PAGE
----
No matter what your net worth, it is important to have a basic estate plan in place to ensure your family and financial goals are met after an inevitable event. An estate plan has several elements including a will, assignment of power of attorney and a living will or health care proxy. In some cases, a trust will make sense. Trusts aren’t just for the wealthy. Discussing your estate plans with your heirs may prevent disputes or confusion. Being clear about your intentions will help dispel potential conflicts after you’re gone. Select an attorney to handle your estate plans who regularly handles matters in the areas of concern in your particular situation, and who will know enough about the other fields to question whether the action being taken might be affected by laws in other areas of law. Contact your state bar association to find out if the attorney is in good standing.

Educated, Encouraged, and Exercised educated and encouraged to exercise their right to vote. Voting is the most powerful way to be heard. Educating voters about candidates in federal, state and local races each year is the key to democracy.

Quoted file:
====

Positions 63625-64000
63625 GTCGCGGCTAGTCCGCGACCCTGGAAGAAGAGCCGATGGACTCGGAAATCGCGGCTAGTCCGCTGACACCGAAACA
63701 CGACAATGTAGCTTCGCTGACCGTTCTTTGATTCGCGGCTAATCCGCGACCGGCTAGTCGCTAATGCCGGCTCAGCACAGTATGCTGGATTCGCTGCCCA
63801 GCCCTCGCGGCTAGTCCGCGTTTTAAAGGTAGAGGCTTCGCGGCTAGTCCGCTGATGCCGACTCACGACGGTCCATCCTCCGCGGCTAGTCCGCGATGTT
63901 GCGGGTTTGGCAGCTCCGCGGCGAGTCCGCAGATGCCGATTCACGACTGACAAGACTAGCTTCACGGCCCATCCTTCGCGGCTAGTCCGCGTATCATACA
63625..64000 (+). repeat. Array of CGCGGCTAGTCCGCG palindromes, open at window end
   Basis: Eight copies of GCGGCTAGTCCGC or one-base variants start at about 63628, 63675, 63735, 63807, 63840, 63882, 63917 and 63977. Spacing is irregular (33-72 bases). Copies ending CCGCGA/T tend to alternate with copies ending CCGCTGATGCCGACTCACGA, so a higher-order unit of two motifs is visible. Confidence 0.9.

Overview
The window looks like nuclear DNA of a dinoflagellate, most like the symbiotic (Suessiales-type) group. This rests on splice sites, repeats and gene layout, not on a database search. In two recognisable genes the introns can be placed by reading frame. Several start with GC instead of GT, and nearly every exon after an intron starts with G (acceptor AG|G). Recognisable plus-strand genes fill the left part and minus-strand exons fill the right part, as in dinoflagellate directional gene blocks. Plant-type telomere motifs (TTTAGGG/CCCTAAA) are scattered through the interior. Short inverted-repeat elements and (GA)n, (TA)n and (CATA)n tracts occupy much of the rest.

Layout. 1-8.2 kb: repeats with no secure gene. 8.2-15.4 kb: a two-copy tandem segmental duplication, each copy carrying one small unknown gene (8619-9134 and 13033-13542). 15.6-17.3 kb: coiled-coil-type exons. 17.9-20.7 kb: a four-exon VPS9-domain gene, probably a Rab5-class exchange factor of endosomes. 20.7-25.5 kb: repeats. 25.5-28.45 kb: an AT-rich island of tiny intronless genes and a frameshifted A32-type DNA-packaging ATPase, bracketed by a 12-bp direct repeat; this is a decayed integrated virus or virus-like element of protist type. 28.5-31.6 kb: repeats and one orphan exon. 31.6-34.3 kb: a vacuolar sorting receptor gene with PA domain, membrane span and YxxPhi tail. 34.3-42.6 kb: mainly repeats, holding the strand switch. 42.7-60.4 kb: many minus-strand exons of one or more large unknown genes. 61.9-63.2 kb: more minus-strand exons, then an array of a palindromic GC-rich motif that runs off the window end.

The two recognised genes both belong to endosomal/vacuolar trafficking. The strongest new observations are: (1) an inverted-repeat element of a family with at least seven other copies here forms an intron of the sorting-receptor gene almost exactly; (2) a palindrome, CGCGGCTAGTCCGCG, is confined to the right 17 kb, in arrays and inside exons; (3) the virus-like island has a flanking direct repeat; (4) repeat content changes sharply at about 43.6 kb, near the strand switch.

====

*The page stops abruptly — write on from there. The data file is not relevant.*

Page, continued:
Civil rights activist and NHBW, Inc. Shero, Fannie Lou Hamer, was active in encouraging blacks to register the vote during the 1960s. Her involvement with the Mississippi Freedom Democratic Party and Student Nonviolent Coordinating Committee came at a high price for Hamer, forcing her from her home of nearly two decades. Hamer dedicated her life to the fight for civil rights. This year NHBW, Inc. will be pushing the “Fannie Lou Hamer” voter education and registration. The goal is to keep voters

Sources like,,,,, candidate websites, and major media outlets can be used to retrieve information about candidates and key issues to allow voters to make an informed decision. Stay up to date for more information on Educated, Encouraged, and Exercised.

NHBW, Inc., is a 501(c)3 nonprofit charitable organization, does not directly or indirectly participate or intervene in, or make contributions to any political campaign on behalf of (or in opposition to) any candidate for elective public office. All voter education activities (including presenting public forums and publishing voter education guides), voter registration and get-out-the-vote drives are conducted in a non-partisan manner.



Colorism: Make It Go Away

Film ‘Selma’ very real for Tallahassee eyewitness…Tallahassee Chapter member, Preferia Range was a 15-year-old girl on the Edmund Pettis Bridge on March 7, 1965. In what is known today as Bloody Sunday, Range was one of the 600 marchers that faced the brutality at the hands of Alabama state troopers and local law enforcement officers. View Ms. Range’s account of the event at 5/01/16/flawed-film-selma-realeyewitness/21881965/.

Birmingham View